Is Your Diabetic Child Falling Behind in School? It May Be Due to Lack of Sleep
Recent research has revealed another critical component in effectively treating childhood diabetes: the role that sleep plays in a child’s blood sugar levels and overall health.
Researchers found that children with type 1 diabetes have greater difficulty getting a good night’s sleep compared to those without diabetes. This lack of quality sleep, in turn, makes it difficult for children to control their blood sugars. And this lack of control adversely affects a child’s performance in school, creating what is, in essence, a vicious cycle.
The fact that children – diabetic or otherwise – are failing to get a good night’s sleep isn’t news, of course. Highly active children, who shuttle from sports practice to school to karate lessons often have trouble getting to sleep at a reasonable hour. Similarly, those who spend a two or more hours in front of a television or computer find themselves over-stimulated at night and unable to sleep.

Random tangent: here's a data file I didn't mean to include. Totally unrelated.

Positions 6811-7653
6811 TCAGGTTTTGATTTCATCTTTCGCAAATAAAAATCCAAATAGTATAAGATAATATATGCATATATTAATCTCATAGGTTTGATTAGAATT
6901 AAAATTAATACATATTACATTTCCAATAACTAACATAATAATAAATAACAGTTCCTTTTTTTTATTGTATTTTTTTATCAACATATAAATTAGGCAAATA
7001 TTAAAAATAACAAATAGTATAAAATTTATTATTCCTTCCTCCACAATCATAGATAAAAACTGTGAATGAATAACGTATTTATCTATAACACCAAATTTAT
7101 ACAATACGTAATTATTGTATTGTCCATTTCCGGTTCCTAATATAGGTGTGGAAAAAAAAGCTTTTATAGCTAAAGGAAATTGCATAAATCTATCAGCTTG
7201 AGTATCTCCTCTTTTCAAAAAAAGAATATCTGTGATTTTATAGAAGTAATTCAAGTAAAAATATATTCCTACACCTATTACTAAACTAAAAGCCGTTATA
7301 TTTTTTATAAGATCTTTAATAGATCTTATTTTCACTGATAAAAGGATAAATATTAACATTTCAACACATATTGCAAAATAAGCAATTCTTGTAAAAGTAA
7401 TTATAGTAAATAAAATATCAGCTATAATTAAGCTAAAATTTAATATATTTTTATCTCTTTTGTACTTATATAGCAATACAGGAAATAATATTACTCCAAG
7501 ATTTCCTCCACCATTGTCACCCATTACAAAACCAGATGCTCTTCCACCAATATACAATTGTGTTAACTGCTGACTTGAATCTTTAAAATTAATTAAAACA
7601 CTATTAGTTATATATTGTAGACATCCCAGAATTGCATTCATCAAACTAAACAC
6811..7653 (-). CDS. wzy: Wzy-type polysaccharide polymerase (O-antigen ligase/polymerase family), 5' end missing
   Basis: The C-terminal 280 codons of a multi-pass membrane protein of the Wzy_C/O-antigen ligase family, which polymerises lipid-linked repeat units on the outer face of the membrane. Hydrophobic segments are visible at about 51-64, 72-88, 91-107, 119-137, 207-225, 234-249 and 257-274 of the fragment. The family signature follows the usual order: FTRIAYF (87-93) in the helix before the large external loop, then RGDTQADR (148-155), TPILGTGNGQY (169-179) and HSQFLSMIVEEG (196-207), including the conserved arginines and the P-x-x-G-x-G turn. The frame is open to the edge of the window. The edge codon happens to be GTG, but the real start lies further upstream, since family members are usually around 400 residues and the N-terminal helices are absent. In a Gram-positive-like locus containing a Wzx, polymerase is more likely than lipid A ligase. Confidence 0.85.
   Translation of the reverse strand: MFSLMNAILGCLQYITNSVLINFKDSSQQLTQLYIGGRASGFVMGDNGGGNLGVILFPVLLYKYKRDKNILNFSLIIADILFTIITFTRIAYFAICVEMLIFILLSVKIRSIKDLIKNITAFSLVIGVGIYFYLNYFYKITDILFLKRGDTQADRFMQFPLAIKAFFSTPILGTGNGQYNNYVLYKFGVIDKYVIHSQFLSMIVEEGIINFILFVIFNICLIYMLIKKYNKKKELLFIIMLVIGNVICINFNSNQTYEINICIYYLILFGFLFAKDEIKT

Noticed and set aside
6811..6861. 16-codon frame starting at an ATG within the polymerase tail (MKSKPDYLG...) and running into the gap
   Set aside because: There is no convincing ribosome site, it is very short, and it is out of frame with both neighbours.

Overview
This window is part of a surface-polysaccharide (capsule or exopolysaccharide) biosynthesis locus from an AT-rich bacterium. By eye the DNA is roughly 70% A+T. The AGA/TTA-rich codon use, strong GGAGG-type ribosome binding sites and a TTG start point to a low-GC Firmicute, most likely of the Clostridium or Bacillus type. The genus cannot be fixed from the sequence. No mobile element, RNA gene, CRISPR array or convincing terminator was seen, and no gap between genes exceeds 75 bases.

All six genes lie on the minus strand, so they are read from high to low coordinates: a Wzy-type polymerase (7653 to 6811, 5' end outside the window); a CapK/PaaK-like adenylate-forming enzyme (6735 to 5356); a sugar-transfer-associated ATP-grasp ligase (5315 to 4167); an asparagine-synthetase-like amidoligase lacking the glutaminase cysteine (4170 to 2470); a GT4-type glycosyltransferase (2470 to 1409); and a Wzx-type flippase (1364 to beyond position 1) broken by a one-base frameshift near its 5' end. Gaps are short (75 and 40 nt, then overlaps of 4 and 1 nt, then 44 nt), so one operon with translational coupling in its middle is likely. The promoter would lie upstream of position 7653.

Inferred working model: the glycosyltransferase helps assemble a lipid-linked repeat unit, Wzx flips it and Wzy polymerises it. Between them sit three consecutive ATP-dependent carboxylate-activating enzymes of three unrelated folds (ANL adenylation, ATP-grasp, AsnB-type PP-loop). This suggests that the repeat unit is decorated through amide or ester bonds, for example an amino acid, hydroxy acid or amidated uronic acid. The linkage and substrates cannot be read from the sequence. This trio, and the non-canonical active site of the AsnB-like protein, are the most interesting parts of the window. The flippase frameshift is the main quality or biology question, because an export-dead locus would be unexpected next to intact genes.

All of which further underscores the importance of a good night’s sleep for diabetic children. Parents should regulate their activities after dinner and allow for “down time” without over-stimulating the brain, monitor the child’s level of fatigue during the school day, and stay in close contact with their doctor.